'The Monuments Men'
An impressive ensemble cast can be a massive obstacle apparently. Sadly, this is the biggest lesson to be gleaned from George Clooney's The Monuments Men, which squanders an intriguing true story from World War II and a ridiculous (like, epically ridiculous) group of your favorite actors searching for a stabilizing rudder that never materializes.
Clooney co-wrote and directed the film, and he got some of his best dazzlingly famous good friends to deliver lines for him. Matt Damon, Bill Murray, John Goodman, The Artist's Jean Dujardin, Bob Balaban and Cate Blanchett are featured players -- all of them part of an effort by the Allies to rescue as many stolen pieces of priceless artwork from the clutches of Nazi Germany as it crumbles at the end of the Second World War.
The uneven promotion of the film and its release-date shift from late 2013 to early 2014 hint at a final product that doesn't know what it wants to be. It has serious moments and comedic ones, but they never mesh together seamlessly. It feels like you're watching a series of tonally distinct short films about the same subject. The Monuments Men is at different times a historical drama, a spy thriller and a chase story. Yet it seems most concerned with giving enough screen time to each of its stars so that we care a little -- but only a little! -- about what happens to them.
Pressed to name a main character, I'd say, "eh, Matt Damon, I guess."
None of these things sink a film by itself. But they do tell a story about a picture that is lacking a clear identity. The conceit of The Monuments Men is akin to Ocean's Eleven as a mid-century period piece, only the former never commits to being (mostly) one thing in the same way that the latter is a caper flick at heart, albeit with a lot of famous people involved in the caper.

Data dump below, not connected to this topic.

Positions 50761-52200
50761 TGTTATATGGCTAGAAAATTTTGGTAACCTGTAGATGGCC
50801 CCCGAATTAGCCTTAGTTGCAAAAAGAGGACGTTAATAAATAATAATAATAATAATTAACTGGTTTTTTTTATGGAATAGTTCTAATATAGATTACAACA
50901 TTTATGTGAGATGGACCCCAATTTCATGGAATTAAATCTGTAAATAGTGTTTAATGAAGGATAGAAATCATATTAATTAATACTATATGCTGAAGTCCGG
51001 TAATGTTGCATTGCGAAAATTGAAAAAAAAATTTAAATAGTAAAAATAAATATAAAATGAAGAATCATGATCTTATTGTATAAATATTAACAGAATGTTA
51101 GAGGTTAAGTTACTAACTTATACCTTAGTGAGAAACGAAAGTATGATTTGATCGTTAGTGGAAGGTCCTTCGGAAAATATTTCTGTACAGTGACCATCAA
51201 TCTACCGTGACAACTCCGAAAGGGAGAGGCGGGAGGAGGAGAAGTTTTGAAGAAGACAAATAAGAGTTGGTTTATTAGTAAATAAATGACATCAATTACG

Now, I am generally loath to play script/story doctor, but what The Monuments Men seems to miss are the very elements that make the story so interesting -- namely, the art Clooney and company are trying to save from the Nazis and Adolf Hitler's peculiar preoccupation with collecting so much of it. "He really wanted it all," says Damon at one point in reference to Hitler's hording of artwork throughout Western Europe. It begs the question why, and yet that idea is never really taken much further.
The single best scene in the entire film might be one of the very first. Before any of the most recognizable faces appear, Belgian monks scramble to hide away the Ghent Altarpiece, a 15th century panel painting by Hubert van Eyck. The camera lingers on the artwork as the monks' hands jostle it from its location in an attempt to hide it away from the Nazis. You get to see one of these centuries-old cultural relics and you also feel the tension of the goose-stepping art thieves who shouldn't be trusted with the care of such a piece of artwork as they close in.
The rest of The Monuments Men is about undoing the Nazis' continent-wide kleptomania, and yet it somehow can't manage that kind of fraught emotion again. There are many distractions the rest of the way, and Clooney seemed intent on indulging them all.